Greater Middle East
A powerful bomb tore through a shopping mall in the Christian area north of Beirut March 23, killing three Asian immigrant workers and bringing Lebanon closer to chaos weeks before general elections. (Reuters, March 23) It is the latest outburst in an escalating climate of violence that has many fearing a new outburst of civil war.
At least six were wounded by a car bomb which wrecked the front of a government building in a predominantly Christian suburb of Beirut March 19.
Amidst ongoing pro- and anti-Syria protests in Lebanon, Damascus is beginning to call home some units stationed in the country—starting with the intelligence agents in Beirut and Bekaa Valley.
Following days of protests by predominantly Christians and Druze for Syria to pull out of Lebanon (their demands backed by the US and Israel), thousands of mostly Shi'ite demonstrators led by Hezbollah rallied in Beirut March 8 in support of Syria. The pro-Syria rally dwarfed those of the anti-Syria opposition. The following day, Parliament voted to return to power pro-Syrian Prime Minister Omar Karami, who had resigned a week earlier in response to protests.
A friend writes, translating from the Feb. 27 edition of the Turkish journal Aksam:
Thomas Friedman in his March 3 New York Times column, "Brave, Young and Muslim," hails restive and modern-minded reformers in the Islamic world, and especially singles out Irshad Manji, Canadian Muslim feminist author of The Trouble with Islam Today.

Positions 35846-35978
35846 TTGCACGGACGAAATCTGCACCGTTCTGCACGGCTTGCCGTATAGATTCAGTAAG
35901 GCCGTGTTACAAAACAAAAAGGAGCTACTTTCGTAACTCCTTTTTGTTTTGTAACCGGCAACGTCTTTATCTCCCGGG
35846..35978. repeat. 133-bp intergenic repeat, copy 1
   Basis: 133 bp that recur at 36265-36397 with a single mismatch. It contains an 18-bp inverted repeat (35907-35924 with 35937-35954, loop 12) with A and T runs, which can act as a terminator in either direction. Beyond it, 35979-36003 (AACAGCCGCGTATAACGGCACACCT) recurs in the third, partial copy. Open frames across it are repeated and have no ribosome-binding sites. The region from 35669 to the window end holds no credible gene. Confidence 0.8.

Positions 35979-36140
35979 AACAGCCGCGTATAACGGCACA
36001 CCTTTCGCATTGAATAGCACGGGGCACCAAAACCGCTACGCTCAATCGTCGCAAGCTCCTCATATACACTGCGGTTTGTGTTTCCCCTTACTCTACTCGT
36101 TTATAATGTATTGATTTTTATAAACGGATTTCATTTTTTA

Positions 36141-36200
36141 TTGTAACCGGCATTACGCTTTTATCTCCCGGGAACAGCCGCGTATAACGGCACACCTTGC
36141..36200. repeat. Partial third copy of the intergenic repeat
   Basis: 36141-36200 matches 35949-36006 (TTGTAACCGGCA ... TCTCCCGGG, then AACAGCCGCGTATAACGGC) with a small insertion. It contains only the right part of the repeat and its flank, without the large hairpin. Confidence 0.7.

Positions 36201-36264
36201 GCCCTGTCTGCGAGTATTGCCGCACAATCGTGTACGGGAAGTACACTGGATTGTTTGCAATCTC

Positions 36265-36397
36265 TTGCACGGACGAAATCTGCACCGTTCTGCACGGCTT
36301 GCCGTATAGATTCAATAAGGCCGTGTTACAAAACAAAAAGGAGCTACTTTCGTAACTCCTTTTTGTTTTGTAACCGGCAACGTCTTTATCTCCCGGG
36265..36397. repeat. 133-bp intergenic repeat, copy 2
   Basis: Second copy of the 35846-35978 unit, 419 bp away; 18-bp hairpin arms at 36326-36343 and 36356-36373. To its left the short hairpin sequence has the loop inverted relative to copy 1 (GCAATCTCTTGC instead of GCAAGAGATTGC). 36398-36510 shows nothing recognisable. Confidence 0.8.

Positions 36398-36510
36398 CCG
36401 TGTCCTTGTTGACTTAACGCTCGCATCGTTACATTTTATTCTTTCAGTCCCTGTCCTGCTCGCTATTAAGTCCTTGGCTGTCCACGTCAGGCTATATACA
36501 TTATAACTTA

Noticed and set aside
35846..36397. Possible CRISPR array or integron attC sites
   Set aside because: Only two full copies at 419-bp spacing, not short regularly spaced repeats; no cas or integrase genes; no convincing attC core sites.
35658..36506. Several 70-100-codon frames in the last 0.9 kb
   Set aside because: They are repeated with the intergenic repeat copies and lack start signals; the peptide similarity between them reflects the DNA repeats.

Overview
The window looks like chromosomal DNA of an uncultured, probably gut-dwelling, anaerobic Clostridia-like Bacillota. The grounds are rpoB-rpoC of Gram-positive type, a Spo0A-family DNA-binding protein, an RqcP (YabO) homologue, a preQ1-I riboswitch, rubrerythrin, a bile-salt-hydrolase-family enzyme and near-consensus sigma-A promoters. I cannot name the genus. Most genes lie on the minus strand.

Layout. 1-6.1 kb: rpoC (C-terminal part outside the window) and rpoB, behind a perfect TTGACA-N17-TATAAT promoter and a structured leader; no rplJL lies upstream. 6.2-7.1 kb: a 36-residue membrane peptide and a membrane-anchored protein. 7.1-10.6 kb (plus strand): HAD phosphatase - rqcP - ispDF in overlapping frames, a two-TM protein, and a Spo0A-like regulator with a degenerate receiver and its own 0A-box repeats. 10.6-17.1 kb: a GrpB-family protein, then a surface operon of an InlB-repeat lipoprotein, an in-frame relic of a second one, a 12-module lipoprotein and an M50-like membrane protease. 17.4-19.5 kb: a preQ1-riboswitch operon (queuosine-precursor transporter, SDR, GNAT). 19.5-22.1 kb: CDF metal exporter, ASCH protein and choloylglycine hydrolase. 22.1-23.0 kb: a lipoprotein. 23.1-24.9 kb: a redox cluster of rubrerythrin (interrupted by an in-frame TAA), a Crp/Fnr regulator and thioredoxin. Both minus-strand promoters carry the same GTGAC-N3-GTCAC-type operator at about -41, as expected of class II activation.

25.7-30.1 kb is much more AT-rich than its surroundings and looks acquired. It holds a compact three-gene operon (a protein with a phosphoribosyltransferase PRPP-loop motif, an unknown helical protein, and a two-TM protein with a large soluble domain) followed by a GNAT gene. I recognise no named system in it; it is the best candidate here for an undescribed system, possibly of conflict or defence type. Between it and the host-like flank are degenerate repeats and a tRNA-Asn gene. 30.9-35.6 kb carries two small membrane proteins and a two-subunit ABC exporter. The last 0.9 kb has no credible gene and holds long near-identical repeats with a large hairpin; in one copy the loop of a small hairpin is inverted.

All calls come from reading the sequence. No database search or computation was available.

Lebanon's Prime Minister Omar Karami has resigned follwing a wave of angry protests in Beirut. "I declare the resignation of the government that I had the honour to head. May God preserve Lebanon," Karami said. Lahoud was a close ally of Syria, and often at odds with martyred former prime minister Rafik Hariri. President Emile Lahoud must now appoint a new prime minister, but his days may be numbered as well; "Lahoud, your turn is coming!" is a popular protest chant. France and the US alike are calling for the removal of Syria's 15,000 troops from Lebanon.
"Peak oil" theorists will be vindicated by a Feb. 20 report on al-Jazeera that Saudi Arabia, the world's top oil producer, has past its peak of production and may have in fact damaged its own extractable reserves through over-production. Writes al-Jazeera:
As oil stubbornly refuses to fall below $45 a barrel, a major market mover has cast a worrying future prediction.